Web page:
Mirth and Murder

The trouble with comedy is that, unlike drama, it has to make the unbelievable believable. Such is the case with John Bishop's The Musical Comedy Murders of 1940. There's no point in discussing the plot to this nostalgic farce, which had a successful run in New York a few years ago. Here, style is everything. Bishop's snappy banter and slamming doors require impeccable timing, crisp pronunciation and no shouting -- especially in the intimate confines of a space such as Curtains Theater, which has chosen the play to open its '94-'95 season. Unfortunately, under Samm Hill's direction, too many of the cast members mistake loudness for energy, and in the early scenes some of them swallow their words. Their self-consciousness shows through. They have a tendency to go for the laughs, as the saying goes, instead of the tea.

Better to play it straight, as Guil Lunde does to marvelous effect in the role of Eddie, an aspiring actor. Lunde shuffles and shrugs, he scratches, he puzzles, he mugs. But he does something more. He projects charm and freshness beyond the comic's shtick. He has what directors call presence. You just like to see him on stage, and his appeal allows him to almost carry the show by himself.

If Lunde had come up in New York during the late '30s instead of in Houston during the early '90s, he might have done some vaudeville, where he would have perfected pratfalls and double takes and found a comic persona whose twitches and shrugs and scratches indicate a character perpetually unsure of himself and constantly amazed that things could work out well for him. He might have discovered something vital: how to be attentive and alive when other actors are speaking. He might have gotten a few second-banana parts in Broadway comedies, then gone off to Hollywood where directors would have responded well to his shambling, rangy body and his big attractive mug and offered him some juicy parts in comedies such as, oh, Arsenic and Old Lace.

Lunde might have been, in other words, Jack Carson, a reliable staple of 1940s filmmakers who Lunde resembles in both manner and mannerism. But Lunde isn't Carson; instead, he's finishing his last year in theater at the University of Houston and doing a fine job of reincarnating the late actor in The Musical Comedy Murders of 1940.

From the moment Lunde ambles into a Broadway angel's country mansion, he embodies Carson's nervous aplomb. He thinks he's there to try out a new musical comedy for a rich woman. Then he discovers that he will be working with the creative principals of a Broadway flop in which three chorus girls have been slashed to death, one in Connecticut, one in Boston and the last in Philadelphia. Even the allure of an attractive blond chorus girl is not enough to keep him there. He's headed for the door with one shoe off and one shoe on.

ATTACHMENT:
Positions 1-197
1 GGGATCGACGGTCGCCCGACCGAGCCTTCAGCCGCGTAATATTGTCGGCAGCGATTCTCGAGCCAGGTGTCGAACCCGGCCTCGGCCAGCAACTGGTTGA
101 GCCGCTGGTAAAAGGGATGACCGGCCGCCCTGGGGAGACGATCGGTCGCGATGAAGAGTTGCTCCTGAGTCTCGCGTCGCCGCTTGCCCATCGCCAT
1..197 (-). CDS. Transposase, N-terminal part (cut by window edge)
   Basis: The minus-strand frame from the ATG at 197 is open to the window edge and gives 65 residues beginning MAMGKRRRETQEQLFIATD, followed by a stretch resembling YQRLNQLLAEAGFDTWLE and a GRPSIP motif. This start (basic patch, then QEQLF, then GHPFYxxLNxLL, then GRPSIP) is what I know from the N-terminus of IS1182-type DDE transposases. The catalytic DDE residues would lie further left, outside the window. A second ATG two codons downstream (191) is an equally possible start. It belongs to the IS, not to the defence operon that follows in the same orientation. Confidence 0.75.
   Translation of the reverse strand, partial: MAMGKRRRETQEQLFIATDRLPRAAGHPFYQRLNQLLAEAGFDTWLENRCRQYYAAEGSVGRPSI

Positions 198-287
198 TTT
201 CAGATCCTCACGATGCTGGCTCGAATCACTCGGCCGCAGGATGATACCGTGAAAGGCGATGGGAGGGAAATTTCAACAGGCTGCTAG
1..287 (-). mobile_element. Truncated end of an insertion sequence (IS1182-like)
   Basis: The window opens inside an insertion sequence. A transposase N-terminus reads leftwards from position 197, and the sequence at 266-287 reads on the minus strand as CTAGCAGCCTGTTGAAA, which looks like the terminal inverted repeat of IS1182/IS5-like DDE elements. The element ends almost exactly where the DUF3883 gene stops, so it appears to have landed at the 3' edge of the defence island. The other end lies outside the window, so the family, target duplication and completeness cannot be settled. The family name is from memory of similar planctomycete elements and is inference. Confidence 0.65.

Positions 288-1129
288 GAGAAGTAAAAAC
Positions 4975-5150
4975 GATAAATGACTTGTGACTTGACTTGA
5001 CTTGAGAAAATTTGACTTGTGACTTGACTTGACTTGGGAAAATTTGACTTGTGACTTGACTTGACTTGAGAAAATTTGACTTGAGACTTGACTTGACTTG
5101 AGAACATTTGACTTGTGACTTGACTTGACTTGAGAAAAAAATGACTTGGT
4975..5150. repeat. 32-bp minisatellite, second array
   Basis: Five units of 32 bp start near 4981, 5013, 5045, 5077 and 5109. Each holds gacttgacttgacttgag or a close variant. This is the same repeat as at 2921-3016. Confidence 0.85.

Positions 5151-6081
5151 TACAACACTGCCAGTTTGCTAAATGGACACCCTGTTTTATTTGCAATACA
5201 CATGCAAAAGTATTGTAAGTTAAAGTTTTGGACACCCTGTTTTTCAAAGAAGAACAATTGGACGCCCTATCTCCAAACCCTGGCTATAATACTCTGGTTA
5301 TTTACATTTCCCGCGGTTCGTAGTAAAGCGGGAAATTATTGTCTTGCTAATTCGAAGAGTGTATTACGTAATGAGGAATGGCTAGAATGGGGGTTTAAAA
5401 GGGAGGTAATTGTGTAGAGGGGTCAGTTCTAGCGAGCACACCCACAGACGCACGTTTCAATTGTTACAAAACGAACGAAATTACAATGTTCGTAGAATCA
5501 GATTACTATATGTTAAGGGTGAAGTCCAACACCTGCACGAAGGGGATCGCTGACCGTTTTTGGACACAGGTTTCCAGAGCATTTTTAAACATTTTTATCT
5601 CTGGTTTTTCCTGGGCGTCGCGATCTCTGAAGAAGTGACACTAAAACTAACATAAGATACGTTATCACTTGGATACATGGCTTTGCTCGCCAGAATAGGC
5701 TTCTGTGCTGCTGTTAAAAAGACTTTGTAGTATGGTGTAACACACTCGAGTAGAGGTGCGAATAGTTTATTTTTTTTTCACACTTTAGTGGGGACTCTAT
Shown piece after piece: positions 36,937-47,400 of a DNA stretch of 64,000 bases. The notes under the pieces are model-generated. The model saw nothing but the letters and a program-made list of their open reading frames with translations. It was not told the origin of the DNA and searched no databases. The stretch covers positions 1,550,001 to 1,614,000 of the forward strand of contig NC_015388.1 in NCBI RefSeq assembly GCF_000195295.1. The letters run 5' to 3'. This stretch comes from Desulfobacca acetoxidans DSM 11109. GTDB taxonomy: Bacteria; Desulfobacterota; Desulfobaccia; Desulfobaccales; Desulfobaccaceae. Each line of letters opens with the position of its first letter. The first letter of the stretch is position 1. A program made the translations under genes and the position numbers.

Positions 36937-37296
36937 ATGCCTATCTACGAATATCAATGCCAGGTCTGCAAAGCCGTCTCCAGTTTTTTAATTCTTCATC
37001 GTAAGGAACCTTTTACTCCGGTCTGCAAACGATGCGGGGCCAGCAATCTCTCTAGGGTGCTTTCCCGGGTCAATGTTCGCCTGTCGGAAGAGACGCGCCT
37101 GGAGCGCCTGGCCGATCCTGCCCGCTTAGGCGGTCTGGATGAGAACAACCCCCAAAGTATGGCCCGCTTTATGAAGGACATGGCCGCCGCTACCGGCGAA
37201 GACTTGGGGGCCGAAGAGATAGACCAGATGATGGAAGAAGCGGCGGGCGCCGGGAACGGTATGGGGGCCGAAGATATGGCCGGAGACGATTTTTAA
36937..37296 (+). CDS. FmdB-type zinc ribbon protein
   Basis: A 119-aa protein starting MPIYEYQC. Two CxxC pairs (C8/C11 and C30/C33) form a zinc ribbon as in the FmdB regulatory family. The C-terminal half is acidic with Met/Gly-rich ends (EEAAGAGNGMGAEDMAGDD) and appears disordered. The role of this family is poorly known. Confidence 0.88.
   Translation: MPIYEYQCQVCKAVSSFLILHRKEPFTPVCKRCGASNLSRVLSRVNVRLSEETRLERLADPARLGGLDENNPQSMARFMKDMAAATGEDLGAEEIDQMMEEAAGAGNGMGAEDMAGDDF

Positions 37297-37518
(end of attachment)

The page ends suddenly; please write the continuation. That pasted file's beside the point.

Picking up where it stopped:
But playwright Bishop has arranged for a raging blizzard to trap Eddie there with an assortment of theatrical types: a self-important director just back from making unreleased pictures in Hollywood, a dipsomaniacal lyricist, a flitty songwriter, a handsome Irish tenor with a peculiar accent, a female producer whose chief job is to butter up the angel and the angel herself, Elsa Von Grossenkneuten. To complete the cast, add a German maid or two, an undercover policeman and a slasher dressed like the Shadow, armed with a straight razor and knowledge of the mansion's secret passageways. And yes, there are Nazis.

The lights are blown out, phones are disconnected, secret passages are explored, bodies appear and disappear, the mystery is solved. Bishop has slickly typed each of his characters: the director can name every actor (e.g. Oscar Homolka, Merle Oberon, Elisha Cook Jr.) in his unreleased films, which the characters think they have seen (and you will too, if you're a certain age and watched old movies on television during the '50s and '60s); the songwriter has eyes for the tenor who lays on the Irish malarkey so thickly it must be a fraud; the lyricist can't keep out of the brandy and is inspired to write new lyrics under moments of stress; the producer plans to hold the opening-night cast party at Sardi's, and by charging the actors all a fee, figures she can break even; the maid appears to die in the first scene, but keeps coming back to the drawing room with a meat cleaver.

Not exactly art, maybe, but entertaining enough. Bishop's cleverest move is to eliminate the leading man, a good choice since they're usually so vapid and moralistic. For a change, the comic foil -- Eddie -- has a chance to get the girl.

That girl is played by Bronwyn Wallace, and as a chorine she has a natural charm. Like Lunde, she plays it straight, though she's not quite big enough a personality to make us believe that Eddie will fall for her.

But then again, given the way Lunde fills the stage, it might have been hard for any of the actresses to convince us they were a match for him. In his program notes, Lunde says that after he graduates from UH, he's shaving his head and going to Tibet to meditate. Maybe he'll find he is the reincarnation of Jack Carson. Except he's himself. Lunde ought to bypass Tibet and head straight to Hollywood to take his shot. He's a natural.

The Musical Comedy Murders of 1940 runs through October 8 at Curtains Theater, 3722 Washington Avenue, 862-4548.


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